ATLANTA — Democrat Michelle Nunn and Republican David Perdue share the title of CEO but are trying to make the case their experiences couldn’t be more different as they campaign for Georgia’s open Senate seat.
Both candidates are political newcomers who see their business backgrounds as key to wooing independent voters in a race that has garnered national attention as Republicans seek control of the Senate. The candidates also see an opportunity in attacking their opponent’s business record as they look to the general election.
Since Perdue emerged from a crowded Republican primary, Nunn has moved quickly to hone her message of collaboration and partnership to draw a distinction between her experience heading up Points of Light, a major volunteer organization founded by former President George H.W. Bush, and Perdue’s time overseeing Fortune 500 companies including Dollar General and Reebok.
“David and I do have different real world experiences,” Nunn said at a recent candidate forum. “I have an experience that has been about lifting people up over the last 26 years, building and growing organizations and getting things done for the people of Georgia in a collaborative way, a proven way of working across differences and party lines.”
Nunn was referring to Perdue’s comments that his experience “competing in the real world” as compared to Nunn’s time “running a philanthropy” would bring more value to the debate in Washington on how to deal with the national debt, grow the economy and create jobs.
He has expanded on that theme in the weeks since he won the Republican nomination, emphasizing his time growing companies. He talks about rebuilding the Reebok brand, adding stores while at Dollar General and overseeing Sara Lee Corp.’s expansion in Asia.
“My issue isn’t so much how she ran that organization,” Perdue said. “It’s just that that leadership does not prepare you, in my mind, to deal with issues we have in a free-enterprise system. I want to focus on why my background is more appropriate to lead in the Senate in regard to bringing economic and free-enterprise solutions to fix the problems that we have with the economy today.”
But Nunn has been forceful in her criticism of Perdue’s stewardship, particularly of Pillowtex Corp., a North Carolina-based textile company. In a TV ad, Nunn accuses Perdue of profiting while workers were left holding the bag.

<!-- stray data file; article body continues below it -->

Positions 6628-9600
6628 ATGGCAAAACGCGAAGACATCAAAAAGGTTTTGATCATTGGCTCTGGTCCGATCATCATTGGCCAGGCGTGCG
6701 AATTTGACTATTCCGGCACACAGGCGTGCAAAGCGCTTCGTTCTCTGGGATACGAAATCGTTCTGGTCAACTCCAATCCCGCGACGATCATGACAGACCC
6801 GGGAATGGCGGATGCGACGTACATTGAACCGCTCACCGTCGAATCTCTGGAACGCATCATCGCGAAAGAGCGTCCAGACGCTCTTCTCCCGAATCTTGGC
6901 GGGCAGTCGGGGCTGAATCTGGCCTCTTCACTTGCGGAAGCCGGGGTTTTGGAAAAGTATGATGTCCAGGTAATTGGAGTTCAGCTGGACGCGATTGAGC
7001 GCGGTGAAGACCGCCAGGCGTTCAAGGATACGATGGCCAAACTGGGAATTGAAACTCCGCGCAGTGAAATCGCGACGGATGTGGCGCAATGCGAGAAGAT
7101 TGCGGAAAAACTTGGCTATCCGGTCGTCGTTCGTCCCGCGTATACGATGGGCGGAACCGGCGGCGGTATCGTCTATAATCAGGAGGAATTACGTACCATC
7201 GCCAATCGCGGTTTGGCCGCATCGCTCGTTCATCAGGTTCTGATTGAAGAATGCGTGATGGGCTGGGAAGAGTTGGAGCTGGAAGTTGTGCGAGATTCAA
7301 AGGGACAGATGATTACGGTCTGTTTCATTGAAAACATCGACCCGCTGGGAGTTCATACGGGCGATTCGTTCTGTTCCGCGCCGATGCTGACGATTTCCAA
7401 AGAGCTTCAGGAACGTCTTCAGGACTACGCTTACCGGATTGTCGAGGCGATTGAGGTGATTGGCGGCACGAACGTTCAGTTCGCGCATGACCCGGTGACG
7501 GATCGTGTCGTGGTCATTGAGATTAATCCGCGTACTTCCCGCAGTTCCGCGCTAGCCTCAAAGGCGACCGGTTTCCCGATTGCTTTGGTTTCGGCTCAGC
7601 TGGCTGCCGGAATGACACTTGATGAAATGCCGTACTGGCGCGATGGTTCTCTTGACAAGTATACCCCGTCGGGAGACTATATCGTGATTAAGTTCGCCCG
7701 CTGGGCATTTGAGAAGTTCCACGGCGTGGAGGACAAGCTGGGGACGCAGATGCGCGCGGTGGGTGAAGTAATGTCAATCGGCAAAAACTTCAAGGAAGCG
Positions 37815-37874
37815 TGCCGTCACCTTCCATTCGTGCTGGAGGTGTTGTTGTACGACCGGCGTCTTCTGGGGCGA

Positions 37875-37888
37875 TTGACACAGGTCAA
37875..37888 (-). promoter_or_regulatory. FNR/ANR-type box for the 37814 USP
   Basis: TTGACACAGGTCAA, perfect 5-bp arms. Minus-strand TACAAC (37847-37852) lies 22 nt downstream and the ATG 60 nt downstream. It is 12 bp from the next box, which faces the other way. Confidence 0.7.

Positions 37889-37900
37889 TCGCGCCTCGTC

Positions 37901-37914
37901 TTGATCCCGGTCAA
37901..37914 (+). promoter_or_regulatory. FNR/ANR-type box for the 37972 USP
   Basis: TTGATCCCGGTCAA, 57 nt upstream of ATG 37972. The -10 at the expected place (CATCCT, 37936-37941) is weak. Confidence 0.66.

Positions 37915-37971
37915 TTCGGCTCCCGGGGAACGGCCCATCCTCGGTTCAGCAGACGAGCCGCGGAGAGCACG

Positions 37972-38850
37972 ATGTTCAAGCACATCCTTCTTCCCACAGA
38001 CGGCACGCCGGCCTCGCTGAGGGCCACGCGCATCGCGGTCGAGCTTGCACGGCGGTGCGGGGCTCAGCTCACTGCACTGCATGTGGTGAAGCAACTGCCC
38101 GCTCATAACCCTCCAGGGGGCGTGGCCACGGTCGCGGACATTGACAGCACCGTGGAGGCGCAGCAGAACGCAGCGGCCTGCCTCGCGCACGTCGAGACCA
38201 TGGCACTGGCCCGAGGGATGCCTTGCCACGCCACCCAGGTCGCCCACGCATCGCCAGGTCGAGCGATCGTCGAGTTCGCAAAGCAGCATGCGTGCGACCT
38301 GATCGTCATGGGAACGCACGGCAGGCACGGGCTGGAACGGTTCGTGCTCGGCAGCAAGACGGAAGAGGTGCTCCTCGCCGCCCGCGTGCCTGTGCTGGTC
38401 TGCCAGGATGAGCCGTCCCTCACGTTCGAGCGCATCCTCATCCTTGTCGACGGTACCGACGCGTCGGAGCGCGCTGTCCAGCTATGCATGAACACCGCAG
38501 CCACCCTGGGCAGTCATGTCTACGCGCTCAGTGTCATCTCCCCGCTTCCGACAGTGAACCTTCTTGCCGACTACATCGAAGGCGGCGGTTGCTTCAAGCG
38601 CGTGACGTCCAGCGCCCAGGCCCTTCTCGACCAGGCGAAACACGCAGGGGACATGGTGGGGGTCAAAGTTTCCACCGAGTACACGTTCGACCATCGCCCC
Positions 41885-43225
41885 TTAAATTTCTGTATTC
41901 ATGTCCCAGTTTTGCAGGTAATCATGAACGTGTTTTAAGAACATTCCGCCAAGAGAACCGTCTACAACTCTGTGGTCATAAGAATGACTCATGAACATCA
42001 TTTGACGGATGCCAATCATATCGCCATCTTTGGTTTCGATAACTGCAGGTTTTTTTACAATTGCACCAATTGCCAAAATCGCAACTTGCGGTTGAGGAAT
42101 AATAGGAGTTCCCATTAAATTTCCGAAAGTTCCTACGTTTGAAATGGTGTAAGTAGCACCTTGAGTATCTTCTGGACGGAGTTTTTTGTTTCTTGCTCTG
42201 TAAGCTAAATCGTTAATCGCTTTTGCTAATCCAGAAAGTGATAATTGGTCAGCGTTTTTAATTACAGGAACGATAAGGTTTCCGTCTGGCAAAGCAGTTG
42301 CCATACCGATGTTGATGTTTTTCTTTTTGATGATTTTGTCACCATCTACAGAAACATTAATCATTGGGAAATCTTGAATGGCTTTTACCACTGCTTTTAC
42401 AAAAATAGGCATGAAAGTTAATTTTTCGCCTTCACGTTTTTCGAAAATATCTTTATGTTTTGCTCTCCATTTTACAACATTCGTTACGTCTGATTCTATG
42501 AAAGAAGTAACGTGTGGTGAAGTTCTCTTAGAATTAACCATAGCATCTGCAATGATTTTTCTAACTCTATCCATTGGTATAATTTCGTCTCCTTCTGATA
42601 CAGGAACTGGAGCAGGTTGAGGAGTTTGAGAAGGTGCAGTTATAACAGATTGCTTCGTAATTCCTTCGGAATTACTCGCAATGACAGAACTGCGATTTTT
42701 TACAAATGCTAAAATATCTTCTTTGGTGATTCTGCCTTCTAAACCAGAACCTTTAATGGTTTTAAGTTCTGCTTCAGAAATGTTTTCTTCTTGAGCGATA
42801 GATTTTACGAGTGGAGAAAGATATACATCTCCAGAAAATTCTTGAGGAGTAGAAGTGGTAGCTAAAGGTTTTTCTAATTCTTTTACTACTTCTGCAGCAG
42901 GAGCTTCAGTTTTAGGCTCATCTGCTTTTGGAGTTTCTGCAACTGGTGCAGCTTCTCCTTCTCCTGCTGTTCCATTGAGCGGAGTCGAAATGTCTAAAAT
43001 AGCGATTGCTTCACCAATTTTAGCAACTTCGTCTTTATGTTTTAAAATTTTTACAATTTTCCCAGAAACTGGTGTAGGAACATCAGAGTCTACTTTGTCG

“He walked away, with his $1.7 million and didn’t care about if we had a dollar in our pockets,” one former Pillowtex worker, Delores Gambrell, says in the ad. “David Perdue looks out for himself.”
Gambrell and the other former Pillowtex workers talk about how Perdue took over as CEO in 2002 and then left eight months later, shortly before the company closed with some 7,650 people losing their jobs across the country. The ad doesn’t mention the company had recently emerged from bankruptcy and was already in a precarious financial situation when Perdue took over.
Perdue has said he discovered an unfunded pension liability shortly after arriving at the company, which prompted investors to pursue a sale and then ultimately close down the company after a buyer failed to emerge. Perdue dismisses the attacks as “politics as usual.”
“Of course they are going to attack me,” Perdue said. “That’s what they do because they have a failed record.”
And while Perdue has yet to launch a direct attack on Nunn over salary increases at Points of Light, the outside group Ending Spending Action Fund already has. In an early TV ad, the PAC blasts Nunn for earning as much as $300,000 for “running a nonprofit that had laid off 90 workers.” The layoffs occurred during a merger of Nunn’s previous organization, HandsOn Network, and Points of Light, and records show her salary was less than her predecessor at Points of Light.
Meanwhile, Nunn recently seized on comments made by Perdue in an effort to portray his CEO experiences as out of touch with regular workers. She points to his support for last year’s Republican-led government shutdown and a remark in which Perdue said people shouldn’t be so concerned with Georgia’s comparatively high unemployment rate and should instead focus on the rate at which jobs are being created.
With roughly two months to go before the Nov. 4 election, voters can expect to see the attacks continue to heat up both by the campaigns and a wave of outside groups that see Georgia as one of about a dozen races that will determine control of the Senate for the last two years of President Barack Obama’s term.
Also on the November ballot is Libertarian candidate Amanda Swafford, a paralegal and former Flowery Branch councilwoman.